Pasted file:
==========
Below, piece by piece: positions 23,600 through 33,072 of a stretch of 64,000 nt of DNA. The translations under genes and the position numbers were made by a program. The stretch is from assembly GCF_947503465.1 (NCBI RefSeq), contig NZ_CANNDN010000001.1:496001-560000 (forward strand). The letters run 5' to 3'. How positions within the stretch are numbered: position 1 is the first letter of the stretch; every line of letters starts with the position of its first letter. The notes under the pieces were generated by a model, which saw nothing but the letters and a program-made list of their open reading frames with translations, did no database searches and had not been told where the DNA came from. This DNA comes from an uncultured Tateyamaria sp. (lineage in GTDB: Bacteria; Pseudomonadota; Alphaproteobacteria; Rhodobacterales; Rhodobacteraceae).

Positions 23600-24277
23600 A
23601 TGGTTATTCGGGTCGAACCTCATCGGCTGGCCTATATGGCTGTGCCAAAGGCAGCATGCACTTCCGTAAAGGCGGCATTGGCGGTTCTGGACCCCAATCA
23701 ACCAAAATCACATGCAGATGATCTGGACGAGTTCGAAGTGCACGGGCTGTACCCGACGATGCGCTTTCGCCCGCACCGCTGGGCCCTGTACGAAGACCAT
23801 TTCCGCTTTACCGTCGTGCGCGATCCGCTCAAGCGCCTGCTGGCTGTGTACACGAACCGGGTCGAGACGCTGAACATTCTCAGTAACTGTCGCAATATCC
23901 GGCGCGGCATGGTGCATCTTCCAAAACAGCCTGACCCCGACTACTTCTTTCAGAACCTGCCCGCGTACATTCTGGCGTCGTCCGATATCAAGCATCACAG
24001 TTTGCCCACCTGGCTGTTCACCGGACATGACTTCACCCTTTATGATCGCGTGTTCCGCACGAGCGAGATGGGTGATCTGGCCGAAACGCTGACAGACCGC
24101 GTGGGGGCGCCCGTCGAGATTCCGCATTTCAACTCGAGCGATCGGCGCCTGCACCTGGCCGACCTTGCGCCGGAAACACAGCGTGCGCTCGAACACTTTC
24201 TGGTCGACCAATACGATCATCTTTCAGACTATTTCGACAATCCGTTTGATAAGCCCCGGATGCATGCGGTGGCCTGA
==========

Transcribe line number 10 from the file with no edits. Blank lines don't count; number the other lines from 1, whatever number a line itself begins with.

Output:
24201 TGGTCGACCAATACGATCATCTTTCAGACTATTTCGACAATCCGTTTGATAAGCCCCGGATGCATGCGGTGGCCTGA